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Political Game, A (ATOM Study Guide)

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A political game is a TVNZ produced historical documentary that traces the passion and politics associated with the long-standing rugby rivalry between New Zealand and South Africa. Through revealing this often-dramatic history, students will gain valuable insight into the connections between sport, politics, national identities and race. Students will also gain a clear understanding that politics is inextricably linked with high profile sport.

The documentary begins by revealing the raw emotion displayed by the 1996 All Blacks after their first ever test series win in South Africa, and suggests that to understand this emotion one needs to examine the complex social history of this sporting rivalry. The documentary illustrates how rugby within New Zealand and South Africa, in the early 1900s, played a pivotal role in the development of each countries' national identity and how each country believed that they were the rugby world champions. These competing beliefs underpinned the long-standing rugby rivalry between South Africa and New Zealand. Deeply intertwined within this sporting history, however, has been South Africa's history of institutionalised racism and the various and changing reactions to this racism displayed by the New Zealand Rugby Football Union, New Zealand Governments and New Zealanders ever since the first tour in 1921. The tensions associated with New Zealand's sporting contacts with South Africa climaxed during the Springbok tour of 1981 with widespread anti-racist protests that polarised the nation. These protests were on such grand scale that they helped change the social fabric of New Zealand and played a role in instigating democratic reform within South Africa.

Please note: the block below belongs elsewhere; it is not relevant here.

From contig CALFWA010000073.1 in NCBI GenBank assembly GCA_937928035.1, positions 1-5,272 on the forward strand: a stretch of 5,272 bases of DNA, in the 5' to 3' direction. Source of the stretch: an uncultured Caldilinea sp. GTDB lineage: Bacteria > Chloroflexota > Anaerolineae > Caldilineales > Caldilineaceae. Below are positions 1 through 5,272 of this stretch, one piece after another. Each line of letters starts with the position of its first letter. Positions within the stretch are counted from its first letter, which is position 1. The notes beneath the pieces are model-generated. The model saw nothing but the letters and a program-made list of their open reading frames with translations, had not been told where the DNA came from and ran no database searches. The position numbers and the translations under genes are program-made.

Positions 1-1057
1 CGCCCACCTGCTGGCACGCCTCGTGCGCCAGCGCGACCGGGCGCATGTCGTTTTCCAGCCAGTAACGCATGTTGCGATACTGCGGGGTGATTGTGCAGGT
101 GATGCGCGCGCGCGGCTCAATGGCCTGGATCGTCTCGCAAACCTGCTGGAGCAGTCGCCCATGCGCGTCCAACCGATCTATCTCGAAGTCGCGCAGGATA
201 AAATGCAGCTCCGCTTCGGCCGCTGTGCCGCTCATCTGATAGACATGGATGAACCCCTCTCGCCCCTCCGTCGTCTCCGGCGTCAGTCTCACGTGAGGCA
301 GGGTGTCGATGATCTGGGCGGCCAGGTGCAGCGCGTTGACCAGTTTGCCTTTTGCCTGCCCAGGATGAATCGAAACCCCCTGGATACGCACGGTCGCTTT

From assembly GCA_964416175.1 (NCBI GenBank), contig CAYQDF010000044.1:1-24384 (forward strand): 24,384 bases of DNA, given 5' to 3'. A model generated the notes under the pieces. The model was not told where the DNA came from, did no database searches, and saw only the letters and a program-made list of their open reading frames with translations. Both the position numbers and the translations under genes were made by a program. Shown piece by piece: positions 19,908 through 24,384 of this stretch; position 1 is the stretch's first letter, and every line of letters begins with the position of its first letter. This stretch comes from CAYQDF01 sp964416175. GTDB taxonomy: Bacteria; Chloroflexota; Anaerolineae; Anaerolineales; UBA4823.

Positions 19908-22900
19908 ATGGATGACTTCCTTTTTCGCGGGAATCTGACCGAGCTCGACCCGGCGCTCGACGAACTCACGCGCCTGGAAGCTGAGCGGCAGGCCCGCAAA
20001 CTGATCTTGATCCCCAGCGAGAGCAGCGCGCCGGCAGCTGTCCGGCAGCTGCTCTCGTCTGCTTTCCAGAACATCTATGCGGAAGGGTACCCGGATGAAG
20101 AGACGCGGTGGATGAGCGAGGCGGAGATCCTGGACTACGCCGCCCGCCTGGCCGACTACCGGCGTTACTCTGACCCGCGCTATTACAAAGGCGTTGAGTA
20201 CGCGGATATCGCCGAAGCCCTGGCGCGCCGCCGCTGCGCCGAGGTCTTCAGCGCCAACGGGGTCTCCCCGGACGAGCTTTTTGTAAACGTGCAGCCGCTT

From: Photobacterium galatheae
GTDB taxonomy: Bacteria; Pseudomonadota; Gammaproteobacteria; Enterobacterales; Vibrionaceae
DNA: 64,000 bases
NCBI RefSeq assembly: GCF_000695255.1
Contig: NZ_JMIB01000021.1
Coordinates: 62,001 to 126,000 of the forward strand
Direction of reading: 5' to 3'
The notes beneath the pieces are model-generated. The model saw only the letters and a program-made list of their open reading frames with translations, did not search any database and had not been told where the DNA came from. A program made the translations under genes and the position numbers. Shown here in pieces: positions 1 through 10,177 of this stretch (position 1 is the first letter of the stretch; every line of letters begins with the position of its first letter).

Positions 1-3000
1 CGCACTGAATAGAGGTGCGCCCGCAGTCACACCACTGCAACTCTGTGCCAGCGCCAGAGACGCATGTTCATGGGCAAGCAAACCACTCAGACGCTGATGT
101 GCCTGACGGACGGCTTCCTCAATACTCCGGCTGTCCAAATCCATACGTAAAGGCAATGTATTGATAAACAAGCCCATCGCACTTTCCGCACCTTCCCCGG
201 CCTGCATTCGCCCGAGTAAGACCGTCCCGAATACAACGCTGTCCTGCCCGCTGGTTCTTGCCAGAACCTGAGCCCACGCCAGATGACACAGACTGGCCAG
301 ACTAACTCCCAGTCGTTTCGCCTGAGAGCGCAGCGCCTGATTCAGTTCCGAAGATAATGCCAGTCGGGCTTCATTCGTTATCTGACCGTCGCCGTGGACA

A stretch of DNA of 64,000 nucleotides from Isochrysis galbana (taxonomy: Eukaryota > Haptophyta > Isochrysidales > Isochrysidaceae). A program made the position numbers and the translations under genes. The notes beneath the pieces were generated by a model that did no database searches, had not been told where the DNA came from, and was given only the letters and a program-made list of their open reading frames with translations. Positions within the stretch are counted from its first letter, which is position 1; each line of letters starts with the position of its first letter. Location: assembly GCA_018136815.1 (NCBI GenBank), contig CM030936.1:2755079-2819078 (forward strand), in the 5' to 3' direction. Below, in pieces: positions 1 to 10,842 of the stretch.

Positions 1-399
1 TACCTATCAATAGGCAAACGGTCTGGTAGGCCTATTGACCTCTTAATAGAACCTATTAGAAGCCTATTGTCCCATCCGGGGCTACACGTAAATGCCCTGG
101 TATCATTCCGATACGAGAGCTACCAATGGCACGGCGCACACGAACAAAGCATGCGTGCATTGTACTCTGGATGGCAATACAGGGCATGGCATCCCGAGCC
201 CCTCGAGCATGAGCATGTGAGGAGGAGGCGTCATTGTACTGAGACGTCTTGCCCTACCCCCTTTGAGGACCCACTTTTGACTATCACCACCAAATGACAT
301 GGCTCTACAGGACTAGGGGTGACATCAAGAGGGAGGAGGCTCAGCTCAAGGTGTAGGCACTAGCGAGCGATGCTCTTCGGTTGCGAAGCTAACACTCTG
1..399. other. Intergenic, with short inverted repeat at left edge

The purpose of this guide is to make relevant links to the Social Studies and Health and Physical Education curricula and their respective Achievement Standards.


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